Disc golf turns forgotten parks into busy places

Disc golf turns forgotten parks into busy places

April 7th, 2011 by Clint Cooper in Life Entertainment

James LeMeuse plays disc golf with his brother, Chuck, Monday at Portland Park. The brothers began playing the sport about five months ago. Staff Photo by Angela Lewis/Chattanooga Times Free Press

James LeMeuse plays disc golf with his brother,...

James LeMeuse said a gem for disc golfers has been plopped down in a previously underutilized Chattanooga park.

The Chattanooga Flying Disc Club and the city of Chattanooga Parks and Recreation Department recently partnered to install a nine-hole course in Portland Park at the corner of Signal Mountain Road and Suck Creek Road.

"It's a good one to start with if you're beginning [the sport]," said LeMeuse, 45, a North Georgia resident who often plays area courses with his brother, Chuck.

The park makes the seventh free disc golf course opened in the region since 2005.

Portland Park has seen more visitors in the past four months than it has in the past 15 years, according to Scott Homberg, disc golf director of for the Chattanooga Flying Disc Club.

"Our club goals are to get kids out from in front of the TV, off the couch and outdoors," he said. "It's a sport they can play with their families, and that helps build bonds and keep them out of trouble. We feel like it's a win-win situation, and there are no [age] limitations as to who can play."

Prior to the installation of the disc golf course, Portland Park sat dormant for 15 to 20 years, Homberg said. "People drove right past it and didn't notice it," he said. "Since people didn't use it, it was not high on the list of parks to be maintained. It was a good piece of property that kind of fell unnoticed by the community."

Rhonda Seeber, communications manager for the Parks and Recreation Department, described the facility's previous use as "more of a passive park."

She said the department provided the equipment for the course installation in the form of baskets and concrete pads, and nonprofit Flying Disc Club volunteers did the design, layout, and work to set up the course. She said the department is working with the club on signage.

James said the Portland Park course is smaller and not quite as challenging as other area courses. However, he said, those are also its upsides. "It's short," he said, "so you don't have to walk a million miles. It has a nice park atmosphere."

Portland Park is a good course on which to practice for other layouts or to try out a new disc, James said.

"Each course has its own challenges," he said.

The course was laid out and the baskets put in the ground in November, Homberg said. After a few modifications, the tee pads were installed in late February or early March. He said the materials cost about $4,000.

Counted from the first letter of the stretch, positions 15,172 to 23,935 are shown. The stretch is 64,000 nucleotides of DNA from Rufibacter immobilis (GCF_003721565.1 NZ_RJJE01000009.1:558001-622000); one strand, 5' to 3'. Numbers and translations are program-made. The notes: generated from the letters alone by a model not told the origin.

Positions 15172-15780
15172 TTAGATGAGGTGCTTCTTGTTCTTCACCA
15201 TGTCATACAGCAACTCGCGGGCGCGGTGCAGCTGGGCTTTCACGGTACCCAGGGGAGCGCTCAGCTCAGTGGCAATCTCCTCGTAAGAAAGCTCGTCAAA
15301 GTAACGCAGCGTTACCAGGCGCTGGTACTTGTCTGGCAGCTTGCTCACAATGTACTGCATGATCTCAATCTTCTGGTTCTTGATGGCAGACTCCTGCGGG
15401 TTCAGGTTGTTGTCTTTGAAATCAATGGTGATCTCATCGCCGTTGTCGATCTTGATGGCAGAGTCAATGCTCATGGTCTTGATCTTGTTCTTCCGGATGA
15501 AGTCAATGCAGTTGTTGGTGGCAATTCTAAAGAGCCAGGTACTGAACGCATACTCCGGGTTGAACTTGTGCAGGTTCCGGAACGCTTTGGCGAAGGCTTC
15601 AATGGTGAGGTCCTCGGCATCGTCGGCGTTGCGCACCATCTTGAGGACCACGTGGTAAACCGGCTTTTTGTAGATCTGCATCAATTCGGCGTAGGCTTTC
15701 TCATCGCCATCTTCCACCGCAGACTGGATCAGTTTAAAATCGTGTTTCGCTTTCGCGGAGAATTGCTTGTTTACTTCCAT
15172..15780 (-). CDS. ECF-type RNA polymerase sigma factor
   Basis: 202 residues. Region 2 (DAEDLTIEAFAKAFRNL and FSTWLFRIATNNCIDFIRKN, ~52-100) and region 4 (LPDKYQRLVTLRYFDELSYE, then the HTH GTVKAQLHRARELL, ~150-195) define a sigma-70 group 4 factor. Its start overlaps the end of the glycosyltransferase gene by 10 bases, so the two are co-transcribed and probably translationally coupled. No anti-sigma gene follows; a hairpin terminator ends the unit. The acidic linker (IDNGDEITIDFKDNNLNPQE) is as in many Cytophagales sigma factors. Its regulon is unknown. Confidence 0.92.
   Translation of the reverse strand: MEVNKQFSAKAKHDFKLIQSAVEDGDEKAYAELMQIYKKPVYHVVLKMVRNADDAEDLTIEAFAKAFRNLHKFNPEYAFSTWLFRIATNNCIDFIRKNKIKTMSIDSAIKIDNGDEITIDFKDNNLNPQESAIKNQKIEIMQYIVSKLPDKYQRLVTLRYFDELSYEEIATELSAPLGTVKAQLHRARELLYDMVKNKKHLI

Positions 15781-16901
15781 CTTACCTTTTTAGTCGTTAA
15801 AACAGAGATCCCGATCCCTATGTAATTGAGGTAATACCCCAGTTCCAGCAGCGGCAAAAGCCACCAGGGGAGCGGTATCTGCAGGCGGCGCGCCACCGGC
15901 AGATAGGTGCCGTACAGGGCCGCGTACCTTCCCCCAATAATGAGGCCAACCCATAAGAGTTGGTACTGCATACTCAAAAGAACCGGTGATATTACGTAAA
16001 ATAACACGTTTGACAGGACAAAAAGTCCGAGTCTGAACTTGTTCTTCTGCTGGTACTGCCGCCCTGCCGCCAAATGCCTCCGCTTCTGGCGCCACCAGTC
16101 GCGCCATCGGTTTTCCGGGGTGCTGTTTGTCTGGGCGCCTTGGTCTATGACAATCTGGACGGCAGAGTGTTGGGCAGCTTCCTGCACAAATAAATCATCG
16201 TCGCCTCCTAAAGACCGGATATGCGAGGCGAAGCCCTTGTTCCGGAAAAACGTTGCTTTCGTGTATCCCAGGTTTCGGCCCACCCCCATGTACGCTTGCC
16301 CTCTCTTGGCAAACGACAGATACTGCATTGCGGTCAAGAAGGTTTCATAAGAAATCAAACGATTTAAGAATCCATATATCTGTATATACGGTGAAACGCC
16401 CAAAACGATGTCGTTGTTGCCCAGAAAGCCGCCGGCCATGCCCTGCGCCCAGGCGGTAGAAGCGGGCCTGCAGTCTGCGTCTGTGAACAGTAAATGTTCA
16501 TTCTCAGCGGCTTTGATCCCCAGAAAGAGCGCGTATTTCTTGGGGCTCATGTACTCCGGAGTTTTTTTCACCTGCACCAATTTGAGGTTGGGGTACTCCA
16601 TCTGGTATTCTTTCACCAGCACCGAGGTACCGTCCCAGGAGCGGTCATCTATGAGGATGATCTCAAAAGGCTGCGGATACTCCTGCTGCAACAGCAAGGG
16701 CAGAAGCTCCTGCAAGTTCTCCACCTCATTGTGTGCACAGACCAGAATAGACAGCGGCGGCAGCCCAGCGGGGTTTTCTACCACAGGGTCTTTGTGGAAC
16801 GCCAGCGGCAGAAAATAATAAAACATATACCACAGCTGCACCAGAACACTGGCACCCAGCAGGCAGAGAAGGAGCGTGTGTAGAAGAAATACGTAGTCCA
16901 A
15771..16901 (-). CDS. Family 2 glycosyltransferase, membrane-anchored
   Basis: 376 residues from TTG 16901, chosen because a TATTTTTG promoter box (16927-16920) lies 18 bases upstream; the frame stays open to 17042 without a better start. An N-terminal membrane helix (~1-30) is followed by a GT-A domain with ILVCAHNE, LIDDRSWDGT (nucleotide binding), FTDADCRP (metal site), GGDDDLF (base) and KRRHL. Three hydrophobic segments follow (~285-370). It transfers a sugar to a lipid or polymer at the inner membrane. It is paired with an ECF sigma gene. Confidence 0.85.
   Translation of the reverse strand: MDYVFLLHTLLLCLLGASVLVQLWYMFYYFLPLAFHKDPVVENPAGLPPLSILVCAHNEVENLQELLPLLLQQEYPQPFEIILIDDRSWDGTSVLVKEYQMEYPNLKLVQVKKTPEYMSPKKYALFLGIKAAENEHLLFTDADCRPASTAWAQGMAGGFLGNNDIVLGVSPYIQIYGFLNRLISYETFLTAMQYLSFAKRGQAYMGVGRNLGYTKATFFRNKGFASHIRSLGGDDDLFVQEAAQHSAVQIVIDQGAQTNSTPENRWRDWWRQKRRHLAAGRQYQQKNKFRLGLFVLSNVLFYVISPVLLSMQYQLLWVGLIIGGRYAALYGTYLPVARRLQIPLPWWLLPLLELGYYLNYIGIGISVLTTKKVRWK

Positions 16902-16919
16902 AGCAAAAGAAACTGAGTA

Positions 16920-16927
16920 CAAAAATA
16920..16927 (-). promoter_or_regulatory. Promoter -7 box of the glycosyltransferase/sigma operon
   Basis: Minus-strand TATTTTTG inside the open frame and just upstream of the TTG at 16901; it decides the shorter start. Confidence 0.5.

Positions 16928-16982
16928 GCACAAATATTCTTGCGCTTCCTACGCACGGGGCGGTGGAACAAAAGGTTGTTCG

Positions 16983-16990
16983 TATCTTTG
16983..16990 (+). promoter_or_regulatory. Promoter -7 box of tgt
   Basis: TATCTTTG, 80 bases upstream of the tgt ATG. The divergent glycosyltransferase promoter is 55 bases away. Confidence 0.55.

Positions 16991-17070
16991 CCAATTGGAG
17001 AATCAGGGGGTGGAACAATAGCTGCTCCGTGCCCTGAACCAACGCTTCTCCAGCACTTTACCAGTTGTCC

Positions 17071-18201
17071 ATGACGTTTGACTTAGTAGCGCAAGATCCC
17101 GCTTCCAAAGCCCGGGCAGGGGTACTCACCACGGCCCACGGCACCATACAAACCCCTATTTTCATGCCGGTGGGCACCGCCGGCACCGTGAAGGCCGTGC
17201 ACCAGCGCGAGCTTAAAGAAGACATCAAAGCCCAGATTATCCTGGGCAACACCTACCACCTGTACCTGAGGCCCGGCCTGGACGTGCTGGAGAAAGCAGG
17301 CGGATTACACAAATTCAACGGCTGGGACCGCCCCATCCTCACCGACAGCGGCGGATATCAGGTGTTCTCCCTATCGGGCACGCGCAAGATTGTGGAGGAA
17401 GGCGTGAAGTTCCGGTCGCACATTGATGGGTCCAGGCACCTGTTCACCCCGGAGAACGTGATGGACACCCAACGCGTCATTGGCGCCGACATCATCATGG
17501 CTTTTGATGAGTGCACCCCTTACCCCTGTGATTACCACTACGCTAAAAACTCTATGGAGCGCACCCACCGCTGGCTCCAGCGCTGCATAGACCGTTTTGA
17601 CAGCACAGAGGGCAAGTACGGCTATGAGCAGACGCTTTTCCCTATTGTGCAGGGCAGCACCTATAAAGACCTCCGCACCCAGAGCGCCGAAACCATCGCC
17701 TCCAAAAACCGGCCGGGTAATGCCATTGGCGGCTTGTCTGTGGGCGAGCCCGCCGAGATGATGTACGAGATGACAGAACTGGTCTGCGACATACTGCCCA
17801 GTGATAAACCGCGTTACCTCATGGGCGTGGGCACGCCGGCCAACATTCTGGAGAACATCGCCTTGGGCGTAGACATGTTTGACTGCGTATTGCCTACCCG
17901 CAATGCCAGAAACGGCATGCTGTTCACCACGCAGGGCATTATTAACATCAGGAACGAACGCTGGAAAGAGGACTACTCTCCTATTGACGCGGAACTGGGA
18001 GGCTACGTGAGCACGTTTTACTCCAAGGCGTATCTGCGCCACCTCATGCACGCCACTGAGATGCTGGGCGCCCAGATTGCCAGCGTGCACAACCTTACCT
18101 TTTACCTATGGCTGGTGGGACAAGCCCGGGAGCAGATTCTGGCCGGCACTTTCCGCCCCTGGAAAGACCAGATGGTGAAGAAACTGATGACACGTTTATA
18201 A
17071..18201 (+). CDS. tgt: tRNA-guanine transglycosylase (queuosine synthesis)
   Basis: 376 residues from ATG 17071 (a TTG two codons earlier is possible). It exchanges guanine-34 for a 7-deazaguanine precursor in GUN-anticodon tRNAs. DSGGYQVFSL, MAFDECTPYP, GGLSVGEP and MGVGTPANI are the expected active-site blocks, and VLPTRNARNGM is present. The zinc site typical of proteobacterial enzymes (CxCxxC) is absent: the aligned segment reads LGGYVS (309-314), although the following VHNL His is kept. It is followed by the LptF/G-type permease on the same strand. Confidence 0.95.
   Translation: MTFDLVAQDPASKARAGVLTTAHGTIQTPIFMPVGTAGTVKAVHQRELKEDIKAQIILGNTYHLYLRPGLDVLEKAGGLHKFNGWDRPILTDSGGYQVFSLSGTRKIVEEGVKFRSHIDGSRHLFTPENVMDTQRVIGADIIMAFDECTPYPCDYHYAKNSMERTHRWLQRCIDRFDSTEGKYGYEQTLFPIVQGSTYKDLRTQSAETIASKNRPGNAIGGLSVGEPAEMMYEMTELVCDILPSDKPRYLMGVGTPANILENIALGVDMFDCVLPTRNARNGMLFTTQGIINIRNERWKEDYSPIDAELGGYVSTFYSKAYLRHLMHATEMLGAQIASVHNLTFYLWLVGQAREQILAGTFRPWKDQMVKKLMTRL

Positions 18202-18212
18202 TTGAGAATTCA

"As far as sports and sports facilities go," he said, "it's probably the cheapest recreation you can put in the ground to accommodate so many people."


Chattanooga: Portland Park Disc Golf Course, Signal Mountain and Suck Creek roads; The Sinks Disc Golf Course, DuPont Park, 4501 North Access Road; Shepherd Recreation Center Disc Golf Course, 2124 Shepherd Road; Carver Recreation Center, 600 N. Orchard Knob Ave.; Southern Adventist University, 4881 Taylor Circle, Collegedale, Tenn.

North Georgia: Jack Mattox Disc Golf Course, 749 Pine Grove Road; Heritage Point Park, 1275 Cross Plains Trail, Dalton, Ga.; Cloudland Canyon State Park, 122 Cloudland Canyon Park Road, Rising Fawn, Ga.

Homberg said disc golf is growing around the country but is booming in Chattanooga.

Since the Sinks Disc Golf Course opened at DuPont Park in 2005, he said, the sport has welcomed hundreds of new players a year. Today, DuPont Park hosts more than 1,000 people a week, making it one of the city's busiest parks.

Although the sport provides low impact exercise, according to the national Disc Golf Association, it has additional benefits. "Schools are finding that kids not only love the sport," said the association's website, "but that it helps develop critical thinking through scrutinizing and negotiating obstacles, it provides a safe means of exercise and [it] can be used for other life lessons like ecology, planning and socialization."

Homberg said disc golf has been used in physical therapy and offers a "kind of hidden exercise" in addition to getting people outside and moving.

"The twisting and turning of the upper torso is kind of like doing sit-ups," he said. "You're strengthening the stomach and back muscles [used in sit-ups]. It's a mild form of exercise."

Seeber said the recent addition of courses at the Carver Complex and Shepherd Recreation Center made it even accessible for even more youth and children.

"It's a great, fun thing," said Seeber.

Disc golf can be played with any Frisbee, or participants can purchase an official Golf Disc for $6-$15 at most sporting goods stores.